Book 10 of Lust, Money & Murder
Title: Black Widow
Author: Mike Wells
Genre: Crime, Thriller, Suspense, Espionage
Year of Publication: 2017
Series: Lust, Money & Murder
Rating: 4/5 stars
Note: “I was provided with an advanced reader copy of this book so I could give an honest review.”
Warning: Lust Money & Murder is a book series where every book is the continuation of the previous one. If you haven’t read the first book and you are interested in doing so, please return to my review after finishing it, because this article contains spoilers from the first book!
In case I haven’t bored you enough or even annoyed you with my favourite espionage series, today I’m going to write a few paragraphs about Mike Wells’ most recent book in this series, Black Widow, where Elaine is forced to confront and relive her past.
Six months after the events from the ninth book, Elaine Brogan receives an unexpected visitor, whom she hasn’t seen in years. Kathy, whose identity I won’t reveal, came to Elaine’s farmhouse to ask for help and to reveal a terrible truth about Patrick Brogan’s death. As if the reencounter with this strange yet familiar person wasn’t enough to shock Elaine, now she was to cope with her old wounds too. In order to find out the truth about the suspect aka Spyro Leandrou aka Kathy’s husband, Elaine needs to go to Santorini (Greece) and pose as a governess for Leandrou’s illegitimate son. Meanwhile, Luna goes to Pittsburgh to investigate Patrick’s case.
Kathy is a character I didn’t like that much because she had the gut to appear again in Elaine’s life out of the blue to seek help because she feared for her life. No wonder Elaine reacted the way she did in the first chapters because she didn’t trust Kathy even a bit. However, things might begin to change in Greece, where the two will pretend to be employer and employee. Kathy is apparently refined and ladylike; instead, she’s insecure and she hasn’t quit her lifelong vices. The thing that annoyed me the most about her was the way she got rid of the Canadian governess. Okay, I understand that Kathy needed to make room to facilitate Elaine’s access into Spyro Leandrou’s house, but the way Kathy did it made me shake my head in disapproval, to say the least.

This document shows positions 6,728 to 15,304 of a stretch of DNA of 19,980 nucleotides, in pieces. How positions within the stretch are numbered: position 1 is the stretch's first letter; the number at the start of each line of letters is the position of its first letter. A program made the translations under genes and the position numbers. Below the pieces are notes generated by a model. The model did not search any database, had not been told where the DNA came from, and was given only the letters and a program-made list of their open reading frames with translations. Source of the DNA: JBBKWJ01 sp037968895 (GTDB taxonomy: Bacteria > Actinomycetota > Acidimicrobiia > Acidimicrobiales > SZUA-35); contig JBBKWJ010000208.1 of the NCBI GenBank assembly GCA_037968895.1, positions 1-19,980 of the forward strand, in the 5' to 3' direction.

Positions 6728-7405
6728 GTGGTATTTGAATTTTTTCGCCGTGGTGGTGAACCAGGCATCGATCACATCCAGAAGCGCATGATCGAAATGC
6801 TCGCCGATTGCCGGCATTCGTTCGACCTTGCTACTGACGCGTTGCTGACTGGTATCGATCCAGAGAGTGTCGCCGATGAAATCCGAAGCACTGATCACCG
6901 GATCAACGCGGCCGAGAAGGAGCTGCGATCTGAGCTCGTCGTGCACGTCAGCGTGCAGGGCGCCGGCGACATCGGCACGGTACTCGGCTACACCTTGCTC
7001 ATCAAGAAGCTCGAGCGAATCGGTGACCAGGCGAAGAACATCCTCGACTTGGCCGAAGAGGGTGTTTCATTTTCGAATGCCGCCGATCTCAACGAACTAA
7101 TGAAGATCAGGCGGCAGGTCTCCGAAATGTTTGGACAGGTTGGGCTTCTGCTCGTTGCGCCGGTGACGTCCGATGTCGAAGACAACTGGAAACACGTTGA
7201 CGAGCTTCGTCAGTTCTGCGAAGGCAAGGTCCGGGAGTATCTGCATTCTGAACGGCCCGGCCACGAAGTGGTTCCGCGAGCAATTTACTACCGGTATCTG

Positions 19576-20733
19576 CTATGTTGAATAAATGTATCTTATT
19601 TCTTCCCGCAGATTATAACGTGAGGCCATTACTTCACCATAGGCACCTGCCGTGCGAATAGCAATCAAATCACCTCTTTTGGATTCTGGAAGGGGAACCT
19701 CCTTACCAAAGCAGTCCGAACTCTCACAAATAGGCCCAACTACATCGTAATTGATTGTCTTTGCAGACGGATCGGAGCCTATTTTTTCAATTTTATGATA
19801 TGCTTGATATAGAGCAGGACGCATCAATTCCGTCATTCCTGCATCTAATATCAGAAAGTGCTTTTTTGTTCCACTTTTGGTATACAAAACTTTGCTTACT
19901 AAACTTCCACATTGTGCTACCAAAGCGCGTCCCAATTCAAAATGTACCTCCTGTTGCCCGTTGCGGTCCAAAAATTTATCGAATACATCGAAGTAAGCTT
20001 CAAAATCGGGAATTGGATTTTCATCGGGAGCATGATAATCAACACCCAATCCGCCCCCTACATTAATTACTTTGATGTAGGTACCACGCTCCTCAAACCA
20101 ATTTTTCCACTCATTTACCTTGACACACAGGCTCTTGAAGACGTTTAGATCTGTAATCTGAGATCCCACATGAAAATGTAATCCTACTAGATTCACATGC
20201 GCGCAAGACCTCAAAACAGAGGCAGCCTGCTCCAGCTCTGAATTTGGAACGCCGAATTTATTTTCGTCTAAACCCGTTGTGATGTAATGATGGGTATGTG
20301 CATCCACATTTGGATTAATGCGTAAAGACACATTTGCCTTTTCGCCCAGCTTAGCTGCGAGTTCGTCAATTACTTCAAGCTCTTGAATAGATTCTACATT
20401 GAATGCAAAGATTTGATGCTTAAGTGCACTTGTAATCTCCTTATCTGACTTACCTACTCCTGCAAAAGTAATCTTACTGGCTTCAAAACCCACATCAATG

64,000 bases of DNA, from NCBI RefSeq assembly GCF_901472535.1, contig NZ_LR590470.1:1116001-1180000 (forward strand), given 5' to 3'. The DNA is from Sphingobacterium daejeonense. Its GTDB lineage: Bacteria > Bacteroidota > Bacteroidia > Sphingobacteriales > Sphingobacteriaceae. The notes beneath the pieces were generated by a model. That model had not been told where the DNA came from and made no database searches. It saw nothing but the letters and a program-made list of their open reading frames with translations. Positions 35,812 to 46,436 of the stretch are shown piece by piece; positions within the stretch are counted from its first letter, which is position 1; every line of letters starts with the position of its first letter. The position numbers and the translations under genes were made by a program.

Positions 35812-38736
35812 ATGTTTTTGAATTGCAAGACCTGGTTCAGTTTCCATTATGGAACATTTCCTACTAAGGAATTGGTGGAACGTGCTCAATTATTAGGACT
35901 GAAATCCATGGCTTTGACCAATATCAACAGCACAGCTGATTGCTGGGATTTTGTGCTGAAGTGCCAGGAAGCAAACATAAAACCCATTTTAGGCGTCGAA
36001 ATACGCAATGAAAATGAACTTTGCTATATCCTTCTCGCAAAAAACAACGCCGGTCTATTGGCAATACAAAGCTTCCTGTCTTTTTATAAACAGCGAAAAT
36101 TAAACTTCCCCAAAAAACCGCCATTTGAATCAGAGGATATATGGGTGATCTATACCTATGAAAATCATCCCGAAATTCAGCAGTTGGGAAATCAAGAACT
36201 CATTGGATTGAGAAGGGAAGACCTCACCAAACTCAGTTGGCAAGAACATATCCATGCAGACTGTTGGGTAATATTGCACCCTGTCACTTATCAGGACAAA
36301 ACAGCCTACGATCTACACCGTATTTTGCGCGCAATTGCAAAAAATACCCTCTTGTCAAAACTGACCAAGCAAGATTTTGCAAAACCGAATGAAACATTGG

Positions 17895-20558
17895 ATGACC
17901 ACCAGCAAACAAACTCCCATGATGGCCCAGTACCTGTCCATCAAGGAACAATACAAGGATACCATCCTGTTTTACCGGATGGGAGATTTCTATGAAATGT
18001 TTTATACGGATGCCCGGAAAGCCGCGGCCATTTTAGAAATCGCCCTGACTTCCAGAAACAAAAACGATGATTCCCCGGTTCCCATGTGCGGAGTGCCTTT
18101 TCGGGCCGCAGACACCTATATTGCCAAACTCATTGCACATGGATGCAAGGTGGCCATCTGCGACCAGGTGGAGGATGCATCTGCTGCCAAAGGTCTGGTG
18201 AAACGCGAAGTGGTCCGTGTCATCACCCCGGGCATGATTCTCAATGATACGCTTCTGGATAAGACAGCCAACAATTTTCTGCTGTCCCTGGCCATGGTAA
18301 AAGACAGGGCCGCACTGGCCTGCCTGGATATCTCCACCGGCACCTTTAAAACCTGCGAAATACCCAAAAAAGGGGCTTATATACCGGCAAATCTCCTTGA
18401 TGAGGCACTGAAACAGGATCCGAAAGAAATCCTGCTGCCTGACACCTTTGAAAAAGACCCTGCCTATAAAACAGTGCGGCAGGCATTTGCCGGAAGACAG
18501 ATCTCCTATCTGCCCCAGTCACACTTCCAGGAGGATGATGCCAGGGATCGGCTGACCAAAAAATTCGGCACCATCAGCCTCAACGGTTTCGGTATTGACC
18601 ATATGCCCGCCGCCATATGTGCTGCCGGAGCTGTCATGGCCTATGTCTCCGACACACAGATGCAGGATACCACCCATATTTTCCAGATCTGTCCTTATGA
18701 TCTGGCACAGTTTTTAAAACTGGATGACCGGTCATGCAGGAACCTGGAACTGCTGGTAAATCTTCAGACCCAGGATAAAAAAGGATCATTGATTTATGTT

As for Spyro Leandrou, who is a criminal, according to what Kathy and Cattoretti said: the Greek tycoon seems to have a good side too: he shows his unconditional love to his son Alex, for whom he provided a thorough education both for his mind and body. On the other hand, if we look at Kathy and Elaine’s relationship, it will change a bit for the better; Elaine discovers qualities and abilities Kathy didn’t seem to have before.
This book was pretty steady-paced (with a few exceptions) because Elaine, Luna and Dimitry go on this new mission to gather information and to enable Elaine’s access to Leandrou’s criminal activity. The book has beautiful descriptive passages about Dubrovnik (Croatia), Oia and Fira (Santorini, Greece) which made my heart swell with joy because I’ve visited those places at least twice until now. The narrator makes fun of the unspoken rules of Greece, which seem very strange for Westerners, as well as Dimitry’s mentality, which I can understand to a certain point. Anyway, it was an interesting read and I’m really curious to see what happens next.